John T. Willis

Monday, November 02, 2009


In my life, I have enjoyed fishing often, and occasionally I have enjoyed hunting. I have never killed deer, but have killed rabbits, squirrels, and quail.

Hunting was a common practice in the ancient Near East and in the Bible. People hunted for food, for protection, and for pleasure.

The Egyptian story The Tale of Si-nuhe tells of hunting with dogs. Nimrod (Genesis 10:9) and Esau (Genesis 25:27) were hunters. Leviticus 17:13 and Deuteronomy 14:5 make specifications about how a person should prepare meat killed when an animal is hunted: the hart, gazelle, roebuck, wild goat, ibex, antelope, and mountain-sheep. Proverbs 12:27 refers to hunting.

Hunters used bow and arrow (Genesis 27:3), the sling (1 Samuel 17:40), traps, nets, deadfalls, spear, sword, and club (Genesis 27:3; Psalm 23:4). A shepherd used a club and sling to defend his flocks (Judges 14:6; 1 Samuel 17:34-37; 2 Samuel 23:20). From ancient times, the battue method was used in hunting. Thje villagers form a cordon, and beat forward over the ground, with loud shouts and the pounding of drums or sticks, driving the frightened game before them into a blind canyon, a corral of nets, or a prepared pit, where it is killed. Job 18:11; Psalm 18:5; Isaiah 24:17-18; Jeremiah 48:43-44 refer to these practices.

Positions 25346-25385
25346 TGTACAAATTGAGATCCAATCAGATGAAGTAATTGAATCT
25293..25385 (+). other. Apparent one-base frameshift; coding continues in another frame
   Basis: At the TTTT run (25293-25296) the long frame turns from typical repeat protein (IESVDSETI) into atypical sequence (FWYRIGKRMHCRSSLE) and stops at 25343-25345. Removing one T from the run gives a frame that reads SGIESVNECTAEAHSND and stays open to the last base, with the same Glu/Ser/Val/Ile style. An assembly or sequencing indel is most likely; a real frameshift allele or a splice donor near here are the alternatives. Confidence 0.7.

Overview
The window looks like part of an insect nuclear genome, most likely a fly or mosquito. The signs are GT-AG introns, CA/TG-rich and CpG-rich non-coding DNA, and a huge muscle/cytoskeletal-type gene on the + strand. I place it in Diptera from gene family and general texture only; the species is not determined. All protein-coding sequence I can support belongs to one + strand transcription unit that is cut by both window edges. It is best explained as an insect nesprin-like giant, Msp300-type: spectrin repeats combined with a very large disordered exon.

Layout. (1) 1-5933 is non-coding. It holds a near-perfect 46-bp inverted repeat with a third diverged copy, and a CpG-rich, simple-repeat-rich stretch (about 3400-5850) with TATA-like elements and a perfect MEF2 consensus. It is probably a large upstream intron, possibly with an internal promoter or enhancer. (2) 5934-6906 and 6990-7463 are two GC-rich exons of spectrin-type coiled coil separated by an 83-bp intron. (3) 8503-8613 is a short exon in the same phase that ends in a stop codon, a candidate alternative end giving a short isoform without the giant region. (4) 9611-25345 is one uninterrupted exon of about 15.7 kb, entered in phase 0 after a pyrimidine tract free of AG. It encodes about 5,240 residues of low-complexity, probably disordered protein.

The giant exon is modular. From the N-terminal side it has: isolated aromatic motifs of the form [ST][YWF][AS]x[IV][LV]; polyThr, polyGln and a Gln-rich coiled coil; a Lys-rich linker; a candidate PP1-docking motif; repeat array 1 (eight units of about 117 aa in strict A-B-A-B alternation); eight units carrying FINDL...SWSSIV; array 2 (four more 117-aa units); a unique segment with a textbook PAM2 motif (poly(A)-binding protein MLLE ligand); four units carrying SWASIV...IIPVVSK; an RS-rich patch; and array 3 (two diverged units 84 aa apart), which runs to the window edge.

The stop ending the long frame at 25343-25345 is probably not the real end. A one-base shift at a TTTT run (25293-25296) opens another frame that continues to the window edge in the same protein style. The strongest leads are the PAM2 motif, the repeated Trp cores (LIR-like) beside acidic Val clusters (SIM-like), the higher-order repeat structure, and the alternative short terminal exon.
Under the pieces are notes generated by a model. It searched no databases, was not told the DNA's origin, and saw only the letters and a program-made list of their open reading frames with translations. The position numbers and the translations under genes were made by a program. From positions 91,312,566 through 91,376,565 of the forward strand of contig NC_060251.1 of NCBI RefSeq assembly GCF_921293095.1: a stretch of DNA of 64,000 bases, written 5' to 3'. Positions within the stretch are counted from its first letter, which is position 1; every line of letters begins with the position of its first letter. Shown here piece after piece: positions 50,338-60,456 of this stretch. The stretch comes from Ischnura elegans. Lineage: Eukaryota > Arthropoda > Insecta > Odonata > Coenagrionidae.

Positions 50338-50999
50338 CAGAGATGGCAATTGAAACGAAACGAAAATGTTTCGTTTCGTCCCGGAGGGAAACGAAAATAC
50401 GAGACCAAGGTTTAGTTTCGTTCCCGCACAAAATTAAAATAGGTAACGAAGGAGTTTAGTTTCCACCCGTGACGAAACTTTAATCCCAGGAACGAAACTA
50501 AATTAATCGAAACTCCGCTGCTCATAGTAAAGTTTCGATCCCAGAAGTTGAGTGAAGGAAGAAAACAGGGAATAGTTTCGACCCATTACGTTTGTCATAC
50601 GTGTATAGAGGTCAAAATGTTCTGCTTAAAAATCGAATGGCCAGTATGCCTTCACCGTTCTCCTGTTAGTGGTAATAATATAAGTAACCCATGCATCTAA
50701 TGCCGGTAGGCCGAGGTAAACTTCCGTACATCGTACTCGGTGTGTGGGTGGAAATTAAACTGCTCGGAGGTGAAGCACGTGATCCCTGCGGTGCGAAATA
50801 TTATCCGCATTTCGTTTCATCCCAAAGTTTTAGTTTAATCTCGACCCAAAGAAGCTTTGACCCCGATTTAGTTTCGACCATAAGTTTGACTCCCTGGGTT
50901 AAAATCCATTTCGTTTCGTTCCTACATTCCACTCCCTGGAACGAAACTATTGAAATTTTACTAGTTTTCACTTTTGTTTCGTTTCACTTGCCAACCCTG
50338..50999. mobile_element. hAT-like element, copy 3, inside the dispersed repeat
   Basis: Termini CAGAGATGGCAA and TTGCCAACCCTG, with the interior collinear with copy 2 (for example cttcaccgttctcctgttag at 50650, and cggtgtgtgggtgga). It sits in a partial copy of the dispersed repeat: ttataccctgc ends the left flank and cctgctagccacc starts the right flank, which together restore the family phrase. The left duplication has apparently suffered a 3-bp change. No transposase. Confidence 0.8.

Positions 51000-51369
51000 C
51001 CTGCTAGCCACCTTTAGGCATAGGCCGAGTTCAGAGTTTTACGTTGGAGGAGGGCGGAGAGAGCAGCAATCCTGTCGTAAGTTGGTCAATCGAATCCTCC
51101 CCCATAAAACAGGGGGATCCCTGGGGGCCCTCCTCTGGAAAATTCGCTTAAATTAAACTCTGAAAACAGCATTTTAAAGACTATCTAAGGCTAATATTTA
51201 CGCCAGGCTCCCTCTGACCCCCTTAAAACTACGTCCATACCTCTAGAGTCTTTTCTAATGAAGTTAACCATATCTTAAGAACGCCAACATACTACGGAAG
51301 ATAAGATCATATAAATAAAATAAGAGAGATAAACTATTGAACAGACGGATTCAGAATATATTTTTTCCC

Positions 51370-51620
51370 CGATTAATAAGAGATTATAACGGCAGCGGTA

Phoenician, Assyrian, and Egyptian art shows royal persons hunting from the chariot while hunting dogs join in the chase. Josephus says that Herod enjoyed hunting on horseback, a practice introduced by the Persians.

The patience required of the hunter and the deadly intent of the hunt provided a fitting metaphor in the Old and New Testaments, for persistent and inexorable pursuit with intent to destroy--1 Samuel 24:11; Job 10:16; Jeremiah 16:16; Micah
7:2; Mark 12:13; Luke 11:54; 1 Timothy 3:7; 2 Timothy 2:26.

What are YOUR hunting experiences? Share YOUR experiences and thoughts with others. Let me hear from YOU.

John Willis


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